In the final part of a mother’s account of her son’s autism, a single traumatic incident provides a fascinating insight into the workings of the autistic mind
It was Tuesday, 10:10am, and the phone rang out. My heart leapt briefly and I mentally chastised myself. It had been two years since all the major schooling problems with my young son, and now he was doing exceptionally well at the school he’d moved to. But whenever the phone rang my mind still flashed back to the familiar conversations of the past: “Mrs. Wilson, Callum has been excluded following an outburst.” I half smiled to myself and tentatively answered the phone.
“Hello,” I said cheerily. But it was the school.
“Eve,” said Callum’s Teaching Assistant (TA), in the soft voice that had proved such a success given Callum’s sensory aversion to loud people, “we’re having a lot of difficulty with Callum today. He seems so agitated and we don’t know why. Is there anything at home you are perhaps aware of?”
“I don’t know. He slept alright,” I said, as my mind searched for anything obvious. “The only thing I can think of is that he’s been anxious about playing outside during breaks; he still thinks he has to, even though I read his home/school diary to him. How’s his anxiety showing itself?”
“He’s not following instructions, he’s putting his hands on his ears and telling me to stop talking,” she said. “Then, as we left the classroom because he was distracting other children, he head butted the table, began knocking chairs over and kicking things on route; it’s difficult to calm him down when speech is upsetting him. The head teacher said to call you.”
“I can’t think what’s wrong. Without an obvious trigger, I’m as lost as you are. Do you want me to collect him? My only concern about that is giving Callum the wrong message – that you can play up and come home.”
“I’m not sure,” she whispered, “I’ll have a word with the Head and get back to you if we feel that’s necessary.”
I hung up the phone feeling oddly relieved; the worrying thing that could happen finally had, and it didn’t feel anywhere near as negative an experience as it had been at the previous school.
20 minutes later, the phone rang again. “Mrs Wilson,” gasped the Headteacher urgently, “we’ve never seen Callum so violent. He’s thrown and overturned furniture, trashed the office, and now he’s out on the field at the perimeter wall. Could you come in right away.”
As I entered the Head’s office, she explained the current situation. “He’s still outside with staff watching him. We have no idea what triggered the outburst, but we’ve noticed deterioration over the last two weeks. His TA has been withdrawing him from class more frequently. I heard a commotion from his classroom and went to assist. Usually, he is calmed by me, but he ran into my office crying and shouted ‘you’re spending £67,000 on new toilets; where’s my monkey bars?’ Then he overturned the cabinet and began throwing everything before bolting outside.”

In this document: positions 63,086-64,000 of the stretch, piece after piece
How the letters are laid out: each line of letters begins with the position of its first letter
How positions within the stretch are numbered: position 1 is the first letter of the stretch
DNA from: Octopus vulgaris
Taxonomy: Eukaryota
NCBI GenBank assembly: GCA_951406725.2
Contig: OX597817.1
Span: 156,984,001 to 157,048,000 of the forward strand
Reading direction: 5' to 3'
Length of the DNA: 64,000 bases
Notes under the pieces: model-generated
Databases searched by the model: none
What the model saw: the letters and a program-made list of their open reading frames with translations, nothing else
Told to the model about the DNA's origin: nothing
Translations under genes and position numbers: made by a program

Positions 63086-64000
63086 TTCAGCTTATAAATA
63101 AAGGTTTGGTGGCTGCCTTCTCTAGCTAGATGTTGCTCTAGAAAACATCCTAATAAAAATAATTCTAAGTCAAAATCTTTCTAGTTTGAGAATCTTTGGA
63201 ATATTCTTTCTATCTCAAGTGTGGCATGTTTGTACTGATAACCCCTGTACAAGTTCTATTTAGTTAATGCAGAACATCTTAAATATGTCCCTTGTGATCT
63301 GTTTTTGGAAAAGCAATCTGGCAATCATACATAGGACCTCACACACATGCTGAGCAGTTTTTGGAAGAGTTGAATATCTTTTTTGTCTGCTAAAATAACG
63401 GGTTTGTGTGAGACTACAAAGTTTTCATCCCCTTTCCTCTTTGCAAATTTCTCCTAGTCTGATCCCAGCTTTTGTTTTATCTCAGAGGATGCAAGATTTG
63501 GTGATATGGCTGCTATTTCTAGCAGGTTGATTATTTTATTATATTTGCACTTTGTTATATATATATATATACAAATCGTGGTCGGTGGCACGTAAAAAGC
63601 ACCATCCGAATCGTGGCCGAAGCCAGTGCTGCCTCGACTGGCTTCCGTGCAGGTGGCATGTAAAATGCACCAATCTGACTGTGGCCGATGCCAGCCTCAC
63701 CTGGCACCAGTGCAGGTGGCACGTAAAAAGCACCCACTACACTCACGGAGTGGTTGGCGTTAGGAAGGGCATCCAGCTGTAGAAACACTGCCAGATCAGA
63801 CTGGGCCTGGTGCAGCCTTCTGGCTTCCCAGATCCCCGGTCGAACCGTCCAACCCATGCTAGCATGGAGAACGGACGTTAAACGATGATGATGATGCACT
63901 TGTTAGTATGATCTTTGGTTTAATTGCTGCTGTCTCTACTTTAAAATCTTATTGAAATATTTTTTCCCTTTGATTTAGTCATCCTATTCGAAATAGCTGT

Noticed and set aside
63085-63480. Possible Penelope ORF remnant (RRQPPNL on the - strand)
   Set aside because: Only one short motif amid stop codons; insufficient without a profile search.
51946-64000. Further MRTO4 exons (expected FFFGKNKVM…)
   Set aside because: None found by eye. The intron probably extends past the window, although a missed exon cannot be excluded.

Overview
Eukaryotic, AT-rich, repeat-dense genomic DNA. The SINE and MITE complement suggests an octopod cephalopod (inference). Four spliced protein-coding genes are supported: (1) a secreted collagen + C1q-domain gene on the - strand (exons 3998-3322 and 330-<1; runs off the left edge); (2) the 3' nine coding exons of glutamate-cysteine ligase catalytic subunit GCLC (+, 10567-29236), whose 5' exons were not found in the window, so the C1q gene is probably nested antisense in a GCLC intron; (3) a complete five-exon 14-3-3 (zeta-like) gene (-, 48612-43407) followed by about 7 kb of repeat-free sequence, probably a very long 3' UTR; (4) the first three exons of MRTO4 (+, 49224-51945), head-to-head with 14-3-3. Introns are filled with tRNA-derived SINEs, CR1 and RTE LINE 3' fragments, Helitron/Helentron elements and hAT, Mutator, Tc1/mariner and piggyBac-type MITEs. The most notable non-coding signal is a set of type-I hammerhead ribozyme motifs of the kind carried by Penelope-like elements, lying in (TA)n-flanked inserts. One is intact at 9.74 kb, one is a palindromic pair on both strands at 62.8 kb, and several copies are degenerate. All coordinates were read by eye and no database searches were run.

“When did it escalate?” I asked.
“Playtime; he wanted to play with Drew, but Drew went to a medical appointment, and this change seems to have unsettled Callum more than we would expect,” she replied.
Suddenly the TA and SENCO appeared. As they’d reversed away from Callum on the field, he’d moved forward until he was safely back in school. “Mum’s here,” said the TA simply, instinctively creating a large gap between herself and the office door. Slowly, mutely and without eye contact Callum entered the office, typically settling on a seat away from everyone before keeling over into the foetal position. His face looked ashen and drained.
“Callum, you’re not in trouble,” said the Head. “I called your mum in because you needed help. We tried to help you but we couldn’t, so we asked your mum to come and help you.” Callum continued to gaze into space.
I discussed school and home life with the school staff members in a search for triggers. I explained from experience that after an upset Callum self-isolated for ten minutes, after which he’d emerge and was often able to shed light on the roots of his behaviour. Failing this, and for reasons beyond me, the pattern was that he was often able to elucidate his behaviour two days later.
By now, Callum had taken up two hours of teaching time and four members of staff, but the head decided that he should stay in school. She felt that to send him home would give him mixed messages of failure and punishment, given his previous school history of frequent exclusions, and draw attention to a potential link between his behaviour and control. She decided that he should not be put under pressure to conform to the curriculum, given his anxiety levels; instead, he should choose an activity in a quiet area with her supervision.